riental meditation in general is an attempt to empty the mind, while Christian meditation fills the mind. The first looks within (to gain access to the “higher self”) or seeks “mindfulness” of the around (“mother earth” or the “cosmos”) while God’s way is to look up in worship and submission (to know and obey God). Eastern contemplation is trancelike detachment, while Christian contemplation is attachment—to God. The blanking of the mind to achieve “enlightenment” includes “transcendental meditation” (TM), the fad started in 1956 by Maharishi Mahesh Yogi. Many followers believe in the power of “collective thought”—often called the “Maharishi effect”— whereby many people merely thinking the same thing make something happen! It’s essentially saying, “Who needs God or prayer when we can rely on our minds?” Satan continues to deceive the world with promises “to make one wise”—“your eyes will be opened, and you will be like God, knowing good and evil” (Genesis 3:5-6). He claims to be “an angel of light,” but in reality only blinds people so they are in spiritual darkness (2 Corinthians 11:14; 4:4). Secular meditation is commonly recommended for therapeutic relaxation for the mind and body. This can be helpful and harmless, but usually the practitioners are naively tempted to “advance” into the more spiritual philosophies and practices. Before long they may be chanting a mantra and studying Zen mysticism. There are plenty of good ways to relax that have no connection with such Eastern religions as Buddhism, Hinduism or Taoism. Oriental-type meditation is dangerous. First, it is involvement with false religion, which alienates us from God (see Deuteronomy 12:29-32; 18:914). Secondly, any attempt to empty the mind in hopes of some telepathic enlightenment is unwittingly inviting demonic influence (compare Luke 11:24-26). The current widespread fascination with oriental religion is “nothing new under the sun” (Ecclesiastes 1:9). Speaking through Isaiah to His people who should have known better, God said, “They are full of superstitions from the East; they practice divination like the Philistines and clasp hands with pagans” (Isaiah 2:6, NIV).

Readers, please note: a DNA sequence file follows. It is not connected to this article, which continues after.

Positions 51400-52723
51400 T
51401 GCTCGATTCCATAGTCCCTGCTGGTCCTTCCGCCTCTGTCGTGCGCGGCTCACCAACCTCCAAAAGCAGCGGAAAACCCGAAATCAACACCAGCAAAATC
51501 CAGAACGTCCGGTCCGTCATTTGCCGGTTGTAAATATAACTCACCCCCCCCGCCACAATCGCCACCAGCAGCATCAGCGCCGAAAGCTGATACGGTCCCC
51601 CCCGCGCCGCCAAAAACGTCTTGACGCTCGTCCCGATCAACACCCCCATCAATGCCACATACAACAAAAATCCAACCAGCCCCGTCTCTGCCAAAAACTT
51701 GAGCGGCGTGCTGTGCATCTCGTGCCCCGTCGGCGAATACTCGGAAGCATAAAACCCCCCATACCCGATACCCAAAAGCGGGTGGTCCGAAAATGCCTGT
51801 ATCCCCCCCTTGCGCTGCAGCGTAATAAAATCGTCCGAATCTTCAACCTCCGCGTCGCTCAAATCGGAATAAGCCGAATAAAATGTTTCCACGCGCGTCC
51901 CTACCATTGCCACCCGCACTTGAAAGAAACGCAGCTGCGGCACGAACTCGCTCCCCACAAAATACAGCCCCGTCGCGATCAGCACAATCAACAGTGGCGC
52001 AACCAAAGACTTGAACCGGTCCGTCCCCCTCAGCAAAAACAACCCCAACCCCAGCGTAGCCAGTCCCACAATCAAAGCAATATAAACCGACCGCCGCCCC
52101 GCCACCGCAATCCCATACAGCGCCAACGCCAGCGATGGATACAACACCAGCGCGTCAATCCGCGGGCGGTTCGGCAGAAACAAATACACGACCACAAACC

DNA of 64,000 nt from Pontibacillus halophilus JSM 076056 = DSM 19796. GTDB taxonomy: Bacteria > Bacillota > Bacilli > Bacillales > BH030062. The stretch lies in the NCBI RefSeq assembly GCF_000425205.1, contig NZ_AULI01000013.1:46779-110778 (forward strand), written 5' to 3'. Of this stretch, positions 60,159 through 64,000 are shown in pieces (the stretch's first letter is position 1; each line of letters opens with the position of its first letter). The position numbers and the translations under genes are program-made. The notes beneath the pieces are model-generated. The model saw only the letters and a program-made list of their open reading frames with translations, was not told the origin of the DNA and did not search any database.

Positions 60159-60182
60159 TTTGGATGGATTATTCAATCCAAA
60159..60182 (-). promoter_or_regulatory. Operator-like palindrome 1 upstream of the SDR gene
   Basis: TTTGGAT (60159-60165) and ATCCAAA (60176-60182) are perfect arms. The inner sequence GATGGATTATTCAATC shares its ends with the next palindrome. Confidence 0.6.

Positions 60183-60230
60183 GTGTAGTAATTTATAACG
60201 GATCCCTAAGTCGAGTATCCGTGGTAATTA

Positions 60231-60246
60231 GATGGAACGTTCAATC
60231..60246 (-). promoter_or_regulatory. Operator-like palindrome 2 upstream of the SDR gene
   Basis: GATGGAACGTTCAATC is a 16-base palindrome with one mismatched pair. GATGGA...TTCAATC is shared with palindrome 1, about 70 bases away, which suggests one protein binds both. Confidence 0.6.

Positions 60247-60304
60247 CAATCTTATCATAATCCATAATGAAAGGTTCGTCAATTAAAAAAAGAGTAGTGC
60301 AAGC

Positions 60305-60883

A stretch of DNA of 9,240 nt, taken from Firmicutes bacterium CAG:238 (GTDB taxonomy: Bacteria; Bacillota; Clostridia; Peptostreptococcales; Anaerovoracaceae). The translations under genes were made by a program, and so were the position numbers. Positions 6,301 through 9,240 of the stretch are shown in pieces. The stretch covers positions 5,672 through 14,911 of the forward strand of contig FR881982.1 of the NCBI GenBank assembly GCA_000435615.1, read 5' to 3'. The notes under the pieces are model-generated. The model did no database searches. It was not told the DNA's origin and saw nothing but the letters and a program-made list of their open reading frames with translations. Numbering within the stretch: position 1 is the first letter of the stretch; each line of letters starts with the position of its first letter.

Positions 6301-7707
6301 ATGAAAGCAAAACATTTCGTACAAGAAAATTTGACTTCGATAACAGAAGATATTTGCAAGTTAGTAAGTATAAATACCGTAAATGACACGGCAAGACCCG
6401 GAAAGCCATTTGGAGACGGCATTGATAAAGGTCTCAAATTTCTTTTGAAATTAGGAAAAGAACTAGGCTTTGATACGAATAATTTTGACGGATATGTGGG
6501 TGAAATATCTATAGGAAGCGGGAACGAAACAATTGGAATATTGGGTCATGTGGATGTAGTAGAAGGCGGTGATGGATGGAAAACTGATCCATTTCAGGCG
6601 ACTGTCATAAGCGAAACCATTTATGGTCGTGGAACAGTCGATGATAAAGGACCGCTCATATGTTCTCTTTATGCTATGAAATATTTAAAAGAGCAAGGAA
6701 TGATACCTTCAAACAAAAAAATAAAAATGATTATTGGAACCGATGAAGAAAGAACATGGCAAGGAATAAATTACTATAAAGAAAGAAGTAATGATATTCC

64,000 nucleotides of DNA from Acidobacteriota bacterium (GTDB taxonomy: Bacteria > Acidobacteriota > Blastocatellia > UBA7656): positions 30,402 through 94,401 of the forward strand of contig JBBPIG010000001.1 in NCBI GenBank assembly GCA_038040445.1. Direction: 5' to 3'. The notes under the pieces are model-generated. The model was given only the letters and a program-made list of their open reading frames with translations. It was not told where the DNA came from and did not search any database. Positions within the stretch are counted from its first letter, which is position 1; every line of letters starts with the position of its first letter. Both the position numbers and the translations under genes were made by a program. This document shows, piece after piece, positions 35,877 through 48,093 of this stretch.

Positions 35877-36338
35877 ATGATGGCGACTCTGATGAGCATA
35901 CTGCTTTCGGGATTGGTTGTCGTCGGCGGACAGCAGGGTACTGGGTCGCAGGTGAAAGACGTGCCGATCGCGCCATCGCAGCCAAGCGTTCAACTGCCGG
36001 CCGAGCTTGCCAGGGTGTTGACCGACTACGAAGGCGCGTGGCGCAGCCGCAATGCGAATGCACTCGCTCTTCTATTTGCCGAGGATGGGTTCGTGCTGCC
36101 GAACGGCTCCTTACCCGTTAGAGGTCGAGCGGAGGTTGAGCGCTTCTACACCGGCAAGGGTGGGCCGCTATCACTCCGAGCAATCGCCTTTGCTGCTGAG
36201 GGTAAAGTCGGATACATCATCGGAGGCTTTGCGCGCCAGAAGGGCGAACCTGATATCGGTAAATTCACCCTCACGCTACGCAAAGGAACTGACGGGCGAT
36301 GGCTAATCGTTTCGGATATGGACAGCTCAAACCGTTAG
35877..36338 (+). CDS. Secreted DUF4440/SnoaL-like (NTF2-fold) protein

can only come about through true spiritual conversion. We need God to heal our “heart” trouble!

Your law! It is my meditation all the day” (verse 97). “My eyes are awake through the night watches, that I may meditate on Your word” (verse 148). Matters to meditate about We can learn much about our loving Designer and Creator by contemplating Let’s take a closer look at what God His incredible creation (Romans 1:20; tells us to think about. For a more thorough study, you can use a Bible concor- Psalm 19:1-4; 139:13-18; Job 38–39). One dance to find and read all the verses that great way to meditate is to spend time outdoors marveling at God’s flora and fauna! mention such words as meditate, think, We should also ponder our relationship commune, ponder, imagine, remember, with God and His plan and purpose for our examine, watch, etc. lives. David beautifully expressed this in We find two classic verses on this subject in Philippians 4—“Rejoice in the Psalm 8: “When I consider Your heavens, Lord always. Again I will say, rejoice!” the work of Your fingers, the moon and the stars, which you have set in place, what is (verse 4) and “Finally, brethren, whatever things are true, whatever things are man that you are mindful of him, the son of man that you care for him?” (verses 3-4, noble, whatever things are just, whatNew International Version). ever things are pure, whatever things are lovely, whatever things are of good When to have spiritual meditation report, if there is any virtue and if there is anything praiseworthy—meditate Ideally, we should meditate every day on these things” (verse 8). and night about God and the things of The supreme focus of our attention and God! Psalm 1:2 speaks of a righteous adoration should be our awesome Creator man whose “delight is in the law of the God! We tend to be self-conscious when Lord, and in His law he meditates day and we need to be God-conscious. “If then night.” Make time to pause and meditate you were raised with Christ, seek those about what you are reading in the Bible to things which are above, where Christ is, gain spiritual understanding and inspirasitting at the right hand of God. Set your tion. mind on things above, not on things on Think of the parallel between eating the earth” (Colossians 3:1-2). and spiritual nourishment. Food is better Meditate on your Maker and Master. digested when we eat slowly and chew it Contemplate His omnipotence, omniwell. To digest and absorb God’s Word, science and omnipresence. Be filled with we need to “chew” it well and relish each gratitude for His goodness, grace and morsel. It’s interesting that the word rumiglory. Ponder His perfection, personality nate can refer either to a ruminant mamand providence. Be in awe of God. mal chewing its cud or to turning a matter over and over in one’s mind. Meditate on God’s words As we reflect on God’s truth, we absorb, and works internalize and personalize God’s words Read and meditate on God’s revelaand ways. Rather than words engraved tion to mankind, the Holy Scriptures. in stone or written on paper, God’s laws This is truly listening to God. become written on our hearts! (Hebrews How appropriate that the longest chap- 8:10). ter in the Bible, Psalm 119 with its 176 The foremost reason for meditating on verses, is totally devoted to praising God God’s Word should be to analyze how for His Word and His laws. “I will medi- we can apply and practice what we are tate on Your precepts, and contemplate learning. “This Book of the Law shall not Your ways” (verse 15). “Oh, how I love depart from your mouth, but you shall